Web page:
ACR’s Fire Ecology Program is spearheading a revolution in northern San Francisco Bay Area's land management techniques and cultural relationship to fire so that we can learn to live with fire rather than suffer catastrophic losses. Using an all hands, all lands approach, ACR is partnerning with public and private agencies across the region, state and country to implement the National Wildfire Cohesive Strategy, which aims to increase the pace and scale of fuels treatments across the region.
Facilitate a renewed approach to our relationship with fire in the North Bay area -- one that acknowledges our fire-adapted and fire-dependent landscapes and incorporates this understanding into all aspects of our regional culture.
- Engage the public and media in fire ecology and fire preparedness education and outreach
- Work in coordination with diverse agencies and land managers throughout the region to design and implement fuels treatments, including prescribed burning, mechanical thinning, grazing, and browsing
- Establish and conduct extensive scientific monitoring protocol for fire and fuels treatments effects
Additonal Reading: National Wildfire Cohesive Strategy brochure (pdf).
ACR's Fire Ecology Program is funded in part by the Federated Indians of Graton Rancheria, CAL FIRE and its California Forest Improvement Program, The Nature Conservancy, and US Forest Service - Region 5.
Frequently Asked Questions About Fire and Fuels Management
Why is fire important to the ecosystem? Fire is a core ecological process in most California ecosystems. For thousands of years, Native Americans utilized fire in California as a tool to manage landscapes for food, textile production, and improved wildlife habitat. In the North Bay specifically, nearly all of our terrestrial ecosystems depend on site-specific fire regimes. Here, plant species are nearly all adapted to specific fire types and animal species depend on effects of fire to thrive and coexist in balance. The healthy function of our ecosystems cannot be untied from this core ecosystem process. After over a century of fire suppression, however, California landscapes are in a dire fire deficit. Where fire has been long suppressed, we struggle with threatened human safety as tremendous wildfires become imminent in the face of accumulating fuel loads and lengthened fire seasons. Fire agencies, land managers and researchers have learned over recent decades that fire cannot be prevented, only postponed, often with drastic consequences.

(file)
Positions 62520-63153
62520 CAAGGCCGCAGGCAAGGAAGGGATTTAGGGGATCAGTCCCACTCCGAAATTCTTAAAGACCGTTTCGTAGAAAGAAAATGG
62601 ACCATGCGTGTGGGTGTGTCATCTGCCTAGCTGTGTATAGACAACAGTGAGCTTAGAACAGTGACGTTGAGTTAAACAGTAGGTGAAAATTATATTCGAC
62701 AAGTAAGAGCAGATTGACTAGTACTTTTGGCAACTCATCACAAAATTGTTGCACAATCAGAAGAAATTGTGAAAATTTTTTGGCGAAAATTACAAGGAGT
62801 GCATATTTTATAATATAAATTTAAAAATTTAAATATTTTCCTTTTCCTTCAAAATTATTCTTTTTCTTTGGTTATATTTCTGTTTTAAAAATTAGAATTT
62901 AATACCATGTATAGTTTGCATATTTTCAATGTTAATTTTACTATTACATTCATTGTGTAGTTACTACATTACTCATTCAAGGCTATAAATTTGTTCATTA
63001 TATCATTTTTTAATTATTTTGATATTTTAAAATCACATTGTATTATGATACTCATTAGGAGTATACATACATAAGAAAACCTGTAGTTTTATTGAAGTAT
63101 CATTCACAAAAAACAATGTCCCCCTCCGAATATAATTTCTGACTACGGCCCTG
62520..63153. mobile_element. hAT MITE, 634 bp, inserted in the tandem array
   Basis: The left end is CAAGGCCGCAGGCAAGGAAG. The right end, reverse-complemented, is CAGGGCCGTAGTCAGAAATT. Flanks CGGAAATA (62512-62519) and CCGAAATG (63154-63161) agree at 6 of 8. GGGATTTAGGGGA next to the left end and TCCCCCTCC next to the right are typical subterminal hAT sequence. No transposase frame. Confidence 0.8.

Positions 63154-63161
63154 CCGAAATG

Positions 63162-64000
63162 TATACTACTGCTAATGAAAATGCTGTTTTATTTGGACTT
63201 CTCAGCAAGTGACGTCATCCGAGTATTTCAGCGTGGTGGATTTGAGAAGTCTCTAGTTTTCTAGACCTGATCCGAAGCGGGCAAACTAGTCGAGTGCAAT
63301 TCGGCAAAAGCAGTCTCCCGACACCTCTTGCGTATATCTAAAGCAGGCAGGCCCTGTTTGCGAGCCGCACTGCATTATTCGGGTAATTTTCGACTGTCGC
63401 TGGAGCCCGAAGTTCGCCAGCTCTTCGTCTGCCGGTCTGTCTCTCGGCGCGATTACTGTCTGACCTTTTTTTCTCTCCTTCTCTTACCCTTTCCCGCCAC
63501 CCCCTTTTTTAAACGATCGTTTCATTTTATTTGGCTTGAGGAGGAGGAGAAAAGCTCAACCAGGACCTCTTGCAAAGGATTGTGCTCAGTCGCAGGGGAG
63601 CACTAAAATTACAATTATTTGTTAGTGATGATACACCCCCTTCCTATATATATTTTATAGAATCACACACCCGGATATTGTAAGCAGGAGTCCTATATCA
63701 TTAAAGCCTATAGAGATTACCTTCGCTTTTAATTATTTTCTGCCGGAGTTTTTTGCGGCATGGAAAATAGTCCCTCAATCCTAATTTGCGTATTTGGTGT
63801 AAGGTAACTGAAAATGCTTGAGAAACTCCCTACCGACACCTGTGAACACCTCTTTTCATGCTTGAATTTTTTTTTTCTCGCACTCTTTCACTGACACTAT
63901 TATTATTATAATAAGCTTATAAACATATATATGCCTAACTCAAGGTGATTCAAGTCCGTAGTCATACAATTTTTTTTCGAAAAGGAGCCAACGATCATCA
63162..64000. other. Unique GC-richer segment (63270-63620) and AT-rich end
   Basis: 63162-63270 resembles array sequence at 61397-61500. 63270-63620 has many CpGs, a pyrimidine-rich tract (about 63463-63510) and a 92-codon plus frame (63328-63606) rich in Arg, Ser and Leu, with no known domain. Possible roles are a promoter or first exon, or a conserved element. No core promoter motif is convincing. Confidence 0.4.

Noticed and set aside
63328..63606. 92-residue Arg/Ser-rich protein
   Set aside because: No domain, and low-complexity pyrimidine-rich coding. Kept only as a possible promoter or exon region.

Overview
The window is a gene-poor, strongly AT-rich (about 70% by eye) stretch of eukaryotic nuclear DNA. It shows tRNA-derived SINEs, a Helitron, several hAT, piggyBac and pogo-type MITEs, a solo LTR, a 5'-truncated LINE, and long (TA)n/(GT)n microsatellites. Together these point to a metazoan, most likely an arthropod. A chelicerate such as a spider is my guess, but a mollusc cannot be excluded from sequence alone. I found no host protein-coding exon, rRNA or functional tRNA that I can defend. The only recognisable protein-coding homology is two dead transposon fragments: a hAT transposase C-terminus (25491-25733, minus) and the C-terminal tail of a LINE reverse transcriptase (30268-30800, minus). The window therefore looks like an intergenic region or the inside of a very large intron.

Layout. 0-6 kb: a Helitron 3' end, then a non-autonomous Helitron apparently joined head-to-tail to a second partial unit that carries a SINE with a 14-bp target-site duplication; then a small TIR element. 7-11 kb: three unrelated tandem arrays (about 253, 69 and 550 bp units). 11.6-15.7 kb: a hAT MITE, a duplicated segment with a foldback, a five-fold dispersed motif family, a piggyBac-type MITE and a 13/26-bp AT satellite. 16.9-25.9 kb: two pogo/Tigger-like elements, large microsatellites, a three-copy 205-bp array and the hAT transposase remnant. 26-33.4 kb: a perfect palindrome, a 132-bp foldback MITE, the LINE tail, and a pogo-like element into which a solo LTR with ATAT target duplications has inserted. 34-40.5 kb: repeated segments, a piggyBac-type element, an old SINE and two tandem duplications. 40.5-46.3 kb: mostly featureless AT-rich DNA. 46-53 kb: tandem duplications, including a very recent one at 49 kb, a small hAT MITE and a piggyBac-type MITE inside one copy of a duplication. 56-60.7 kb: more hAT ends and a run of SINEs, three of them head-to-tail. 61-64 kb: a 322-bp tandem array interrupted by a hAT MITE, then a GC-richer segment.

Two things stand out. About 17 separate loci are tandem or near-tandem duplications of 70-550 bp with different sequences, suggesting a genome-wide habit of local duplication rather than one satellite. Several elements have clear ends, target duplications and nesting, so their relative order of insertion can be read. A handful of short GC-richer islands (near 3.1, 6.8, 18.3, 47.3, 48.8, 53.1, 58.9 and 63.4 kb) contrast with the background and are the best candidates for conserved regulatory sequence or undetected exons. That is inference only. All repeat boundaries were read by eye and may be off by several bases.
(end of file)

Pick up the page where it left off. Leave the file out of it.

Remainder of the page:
How safe are controlled burns? No fire is completely safe. However, because they are carefully monitored and managed, controlled burns rarely create unintended consequences. In 2012, for example, the National Interagency Fire Center reported that 16,626 controlled burns treated 1,971,834 acres. Of those 16,626 fires, only 14 exceeded the defined perimeter (0.08%). ACR, in collaboration with CalFire and local fire departments, will have adequate resources on site to quickly control any unexpected condition.
What about the smoke? Controlled burns are managed to minimize smoke impacts. Smoke and emissions from controlled burns are significantly less negatively impactful than those from wildfires. The Bay Area Air Quality Management District has strict controls on when prescribed burns may occur in order to ensure that weather conditions are appropriate to dissipate the smoke. We will not be able to proceed with the burn until we get a green light from the Air District the morning of the burn. Additionally, if smoke somehow unexpectedly becomes a public health problem, contingency response plans are in place to reduce smoke problems, which include extinguishing the fire if necessary.
What about animals living in the burn zone? Animals that live in California’s landscapes coevolved with regular fires in their native habitat. Many of these animals even depend on fire to maintain their habitat. During a burn, research has shown that ground burrowing animals typically survive fires by staying in their burrows until the fire has passed.
Additionally, in the year following a controlled burn in grassland or oak savannah, an increase in the presence of deer is commonly noted due to improved forage quality.
About Dr. Sasha Berleman, ACR Fire Ecologist
Dr. Sasha Berleman leads ACR's Fire Ecology Program. She has her PhD in wildland fire science from UC Berkeley. She conducted her graduate research on prescribed fire use in California landscapes for restoration of ecosystem health. She has been an active participant in Prescribed Fire Training Exchanges (TREX) since 2010, with most being located in Northern California (Shasta, Trinity and Klamath regions). She is a wildland firefighter with “Fire Effects Monitoring” and “Squad Boss” qualifications. She spent summer 2017 on the Redding Interagency Hotshot Crew and has approximately 600 hours of hands-on prescribed fire experience. Sasha is a board member of the Central Coast Prescribed Fire Council. Reach Sasha by email at firstname.lastname@example.org.